Philippine national Maya and her husband lost their low-paying jobs in the United Arab Emirates early in the coronavirus pandemic and with it their work visas and health insurance.
Now they say they face a mounting bill of daily immigration fines because their one-year-old child remains undocumented, as the hospital where it was born withholds the birth notification required to get a certificate until the couple settles a 14,000 dirham ($3,800) bill.
Dozens of women have told the Do Bold non-profit organisation, which promotes migrant workers' rights, that they had not obtained birth certificates in the UAE as of late 2020.
The group said the issue came to light when it was approached by migrant workers who had lost jobs in the pandemic or could not travel home to give birth.
Without the documentation, children in the UAE are unable to get passports, visas or Emirates identification, or to access healthcare and education.
READ: Expat remittances from UAE drop by 3.9% in 2020
Do Bold said 166 women who filled out a survey did not have birth certificates at the end of last year, of which 63 cited unpaid hospital bills as the cause. Other reasons included being unable to provide valid marriage certificates or visas.
"We want hospitals to provide birth certificates regardless of immigration status, regardless of civil status, and regardless of economic status – whether they can or cannot afford to pay a hospital bill," said the head of Do Bold, Ekaterina Porras Sivolobova.
The UAE Ministry of Health, which oversees health in the federation of seven emirates, did not respond to requests for comment on the issue.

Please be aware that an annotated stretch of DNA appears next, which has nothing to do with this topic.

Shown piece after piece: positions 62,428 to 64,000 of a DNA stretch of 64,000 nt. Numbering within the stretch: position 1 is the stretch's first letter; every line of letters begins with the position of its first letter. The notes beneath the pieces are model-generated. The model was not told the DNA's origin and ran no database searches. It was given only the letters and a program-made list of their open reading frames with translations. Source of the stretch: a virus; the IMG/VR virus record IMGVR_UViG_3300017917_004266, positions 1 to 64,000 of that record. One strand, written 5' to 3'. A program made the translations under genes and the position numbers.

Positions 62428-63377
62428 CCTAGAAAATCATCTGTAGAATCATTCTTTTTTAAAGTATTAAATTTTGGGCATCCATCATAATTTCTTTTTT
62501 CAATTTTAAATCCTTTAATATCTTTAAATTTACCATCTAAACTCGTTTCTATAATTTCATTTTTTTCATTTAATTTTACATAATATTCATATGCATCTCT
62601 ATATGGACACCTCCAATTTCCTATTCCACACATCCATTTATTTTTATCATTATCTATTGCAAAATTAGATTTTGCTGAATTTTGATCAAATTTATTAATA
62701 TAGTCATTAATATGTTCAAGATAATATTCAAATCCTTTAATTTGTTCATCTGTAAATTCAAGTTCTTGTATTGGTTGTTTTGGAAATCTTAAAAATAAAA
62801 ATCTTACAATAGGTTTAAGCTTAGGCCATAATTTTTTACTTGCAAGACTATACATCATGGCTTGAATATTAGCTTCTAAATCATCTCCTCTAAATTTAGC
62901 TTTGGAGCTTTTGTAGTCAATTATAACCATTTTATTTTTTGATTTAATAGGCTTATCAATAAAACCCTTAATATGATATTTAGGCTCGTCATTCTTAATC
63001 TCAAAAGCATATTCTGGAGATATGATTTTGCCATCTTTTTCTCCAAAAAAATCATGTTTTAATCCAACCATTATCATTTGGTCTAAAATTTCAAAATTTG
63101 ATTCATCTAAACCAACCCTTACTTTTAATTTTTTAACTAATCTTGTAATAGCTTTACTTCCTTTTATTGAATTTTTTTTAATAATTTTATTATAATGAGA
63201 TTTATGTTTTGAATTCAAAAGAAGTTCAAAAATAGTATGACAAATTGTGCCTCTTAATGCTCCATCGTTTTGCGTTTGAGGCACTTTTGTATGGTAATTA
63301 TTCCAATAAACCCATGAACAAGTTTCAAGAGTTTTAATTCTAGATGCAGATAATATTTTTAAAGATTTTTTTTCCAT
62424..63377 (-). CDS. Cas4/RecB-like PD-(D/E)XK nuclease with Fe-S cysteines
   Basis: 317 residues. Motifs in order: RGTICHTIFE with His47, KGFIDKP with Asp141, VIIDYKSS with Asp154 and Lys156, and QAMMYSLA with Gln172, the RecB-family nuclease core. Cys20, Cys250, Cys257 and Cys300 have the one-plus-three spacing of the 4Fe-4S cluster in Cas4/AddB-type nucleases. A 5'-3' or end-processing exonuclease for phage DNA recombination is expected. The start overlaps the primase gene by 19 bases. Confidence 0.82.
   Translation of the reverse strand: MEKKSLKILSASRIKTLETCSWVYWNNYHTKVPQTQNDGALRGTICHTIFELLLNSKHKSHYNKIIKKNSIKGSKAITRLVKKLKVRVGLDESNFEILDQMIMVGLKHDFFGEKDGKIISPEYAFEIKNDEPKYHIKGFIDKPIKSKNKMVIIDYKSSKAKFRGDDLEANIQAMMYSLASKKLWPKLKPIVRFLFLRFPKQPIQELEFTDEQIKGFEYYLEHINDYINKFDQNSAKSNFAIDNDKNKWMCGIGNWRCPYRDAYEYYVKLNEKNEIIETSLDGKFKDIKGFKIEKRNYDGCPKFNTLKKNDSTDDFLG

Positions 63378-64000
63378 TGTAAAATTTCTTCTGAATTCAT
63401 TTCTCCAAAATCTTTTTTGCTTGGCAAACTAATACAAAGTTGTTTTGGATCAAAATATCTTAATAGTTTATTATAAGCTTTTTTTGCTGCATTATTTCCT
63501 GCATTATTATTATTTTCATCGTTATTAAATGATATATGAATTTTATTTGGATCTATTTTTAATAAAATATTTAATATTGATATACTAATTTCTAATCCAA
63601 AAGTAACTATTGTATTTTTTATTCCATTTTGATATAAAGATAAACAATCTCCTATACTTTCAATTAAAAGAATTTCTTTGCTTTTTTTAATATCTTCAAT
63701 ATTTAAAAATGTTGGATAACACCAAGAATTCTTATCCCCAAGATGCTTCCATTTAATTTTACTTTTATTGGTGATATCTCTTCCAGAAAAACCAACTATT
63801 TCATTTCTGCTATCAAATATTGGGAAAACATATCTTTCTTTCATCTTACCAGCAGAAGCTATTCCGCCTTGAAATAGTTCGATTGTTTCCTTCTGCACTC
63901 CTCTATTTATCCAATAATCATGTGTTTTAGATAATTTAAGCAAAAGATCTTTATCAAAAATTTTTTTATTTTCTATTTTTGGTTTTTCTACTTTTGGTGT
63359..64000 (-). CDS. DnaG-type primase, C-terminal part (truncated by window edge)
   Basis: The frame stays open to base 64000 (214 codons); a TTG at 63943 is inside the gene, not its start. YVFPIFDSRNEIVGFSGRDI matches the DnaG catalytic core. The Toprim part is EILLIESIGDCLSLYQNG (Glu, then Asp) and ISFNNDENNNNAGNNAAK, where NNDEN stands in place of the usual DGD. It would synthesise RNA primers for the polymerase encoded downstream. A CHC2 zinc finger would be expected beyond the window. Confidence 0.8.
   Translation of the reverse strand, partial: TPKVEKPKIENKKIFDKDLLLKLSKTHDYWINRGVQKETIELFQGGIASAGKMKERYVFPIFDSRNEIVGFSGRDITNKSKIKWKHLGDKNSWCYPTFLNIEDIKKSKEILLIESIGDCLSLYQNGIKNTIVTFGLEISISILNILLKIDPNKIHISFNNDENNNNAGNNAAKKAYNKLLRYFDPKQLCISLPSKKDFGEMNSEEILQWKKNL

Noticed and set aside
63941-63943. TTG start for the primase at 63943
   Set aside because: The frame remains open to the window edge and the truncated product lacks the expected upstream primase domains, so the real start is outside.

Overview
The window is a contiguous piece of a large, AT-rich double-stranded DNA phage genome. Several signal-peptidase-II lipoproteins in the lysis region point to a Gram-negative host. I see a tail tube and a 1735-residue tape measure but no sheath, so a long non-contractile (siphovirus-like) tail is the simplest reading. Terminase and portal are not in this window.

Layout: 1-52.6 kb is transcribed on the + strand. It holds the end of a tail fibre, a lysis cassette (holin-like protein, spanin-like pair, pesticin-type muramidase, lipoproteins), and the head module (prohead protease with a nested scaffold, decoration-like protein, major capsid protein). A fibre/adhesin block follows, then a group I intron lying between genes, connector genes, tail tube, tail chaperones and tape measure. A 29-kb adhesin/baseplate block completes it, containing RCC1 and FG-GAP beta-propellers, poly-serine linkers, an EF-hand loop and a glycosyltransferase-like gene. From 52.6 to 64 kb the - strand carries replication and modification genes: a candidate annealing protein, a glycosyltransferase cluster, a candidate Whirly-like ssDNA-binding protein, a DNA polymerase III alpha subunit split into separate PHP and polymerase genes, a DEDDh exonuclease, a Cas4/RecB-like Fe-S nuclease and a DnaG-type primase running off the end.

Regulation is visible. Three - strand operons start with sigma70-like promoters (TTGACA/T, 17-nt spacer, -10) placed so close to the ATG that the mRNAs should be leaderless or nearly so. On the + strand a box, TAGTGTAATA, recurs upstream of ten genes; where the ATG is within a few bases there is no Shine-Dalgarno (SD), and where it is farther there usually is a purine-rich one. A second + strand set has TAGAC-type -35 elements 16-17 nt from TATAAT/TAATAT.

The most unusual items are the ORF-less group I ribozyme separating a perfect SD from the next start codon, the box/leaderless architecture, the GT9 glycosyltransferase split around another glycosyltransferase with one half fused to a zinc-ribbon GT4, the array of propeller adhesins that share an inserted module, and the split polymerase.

Immediate birth registration is a fundamental human right recognised in the Convention on the Rights of the Child and in a 2016 UAE law.
Each emirate also imposes its own regulations on health and other sectors.
Abu Dhabi was the only emirate that responded to a request for comment. Its health ministry said a 2018 regulation prohibits licensed obstetrics facilities from refusing to provide a stamped birth notification and certificate "for any reason".
'No one has money'
Maya, who declined to give her full name because of the sensitivity of her situation, said she was discharged by a government hospital in Ras Al Khaimah emirate after paying 1,800 dirhams ($490) of the 14,000-dirham bill.
For the birth certificate, she said, it asked her to sign an agreement to pay the full amount within three months.
She refused. "If I am not able to pay the full balance they can make a legal case against us," said the 33-year-old, whose monthly salary working at an office had been less than 3,500 dirhams ($950).
Outstanding debt and bounced cheques can lead to jail, fines and travel bans in the UAE.
Ras Al Khaimah's media office did not respond to a request for comment.
Maya's was one of three families Reuters spoke to who said they could not certify births because of outstanding hospital fees.
A private birth document services agency in the UAE said it was common for hospitals, especially private ones, not to release birth notifications – required to get a certificate – if bills were not paid.
In June, Imram, a Sri Lankan national, got his wife discharged from a private Dubai hospital by leaving her passport there. He said he was told they would receive the birth notification once he paid the 11,600 dirham ($3,160) bill.
Having lost his hospitality job and health insurance a year ago, Imram paid only a small amount. "I am trying to get money, but in this pandemic no one has money, none of my friends either," he said.
Dubai's media office did not respond to a request for comment.
Health insurance is mandatory in Dubai and Abu Dhabi but insurance quality varies and can end soon after an employment visa terminates.
The other five emirates do not require employers to provide health insurance, according to websites of the UAE government and private insurance companies.
The UAE last year repealed criminalisation of premarital sex, but barriers remain for unmarried women in accessing health insurance for pregnancies and obtaining birth certificates, which requires a court process.
The views expressed in this article belong to the author and do not necessarily reflect the editorial policy of Middle East Monitor.